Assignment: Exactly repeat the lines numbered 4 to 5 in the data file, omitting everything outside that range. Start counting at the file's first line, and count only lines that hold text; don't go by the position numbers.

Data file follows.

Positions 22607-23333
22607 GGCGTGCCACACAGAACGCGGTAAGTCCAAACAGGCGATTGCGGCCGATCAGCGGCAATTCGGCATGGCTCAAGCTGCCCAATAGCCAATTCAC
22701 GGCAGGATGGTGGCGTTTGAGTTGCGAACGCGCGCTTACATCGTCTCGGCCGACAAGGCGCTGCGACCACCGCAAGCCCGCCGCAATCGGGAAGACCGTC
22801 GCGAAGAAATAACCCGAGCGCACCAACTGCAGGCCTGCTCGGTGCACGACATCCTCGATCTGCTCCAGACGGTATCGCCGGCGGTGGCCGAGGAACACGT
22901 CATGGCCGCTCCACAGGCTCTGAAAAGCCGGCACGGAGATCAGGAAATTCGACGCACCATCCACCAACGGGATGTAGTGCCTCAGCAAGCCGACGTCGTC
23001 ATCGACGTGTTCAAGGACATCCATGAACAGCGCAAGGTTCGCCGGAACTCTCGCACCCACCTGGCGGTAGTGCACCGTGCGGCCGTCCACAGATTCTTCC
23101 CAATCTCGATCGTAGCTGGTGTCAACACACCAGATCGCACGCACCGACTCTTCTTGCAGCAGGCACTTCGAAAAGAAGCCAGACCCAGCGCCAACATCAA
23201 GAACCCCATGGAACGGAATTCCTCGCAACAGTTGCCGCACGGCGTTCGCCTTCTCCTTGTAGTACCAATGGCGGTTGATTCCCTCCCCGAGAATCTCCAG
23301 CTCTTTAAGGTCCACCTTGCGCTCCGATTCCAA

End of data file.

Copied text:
22801 GCGAAGAAATAACCCGAGCGCACCAACTGCAGGCCTGCTCGGTGCACGACATCCTCGATCTGCTCCAGACGGTATCGCCGGCGGTGGCCGAGGAACACGT
22901 CATGGCCGCTCCACAGGCTCTGAAAAGCCGGCACGGAGATCAGGAAATTCGACGCACCATCCACCAACGGGATGTAGTGCCTCAGCAAGCCGACGTCGTC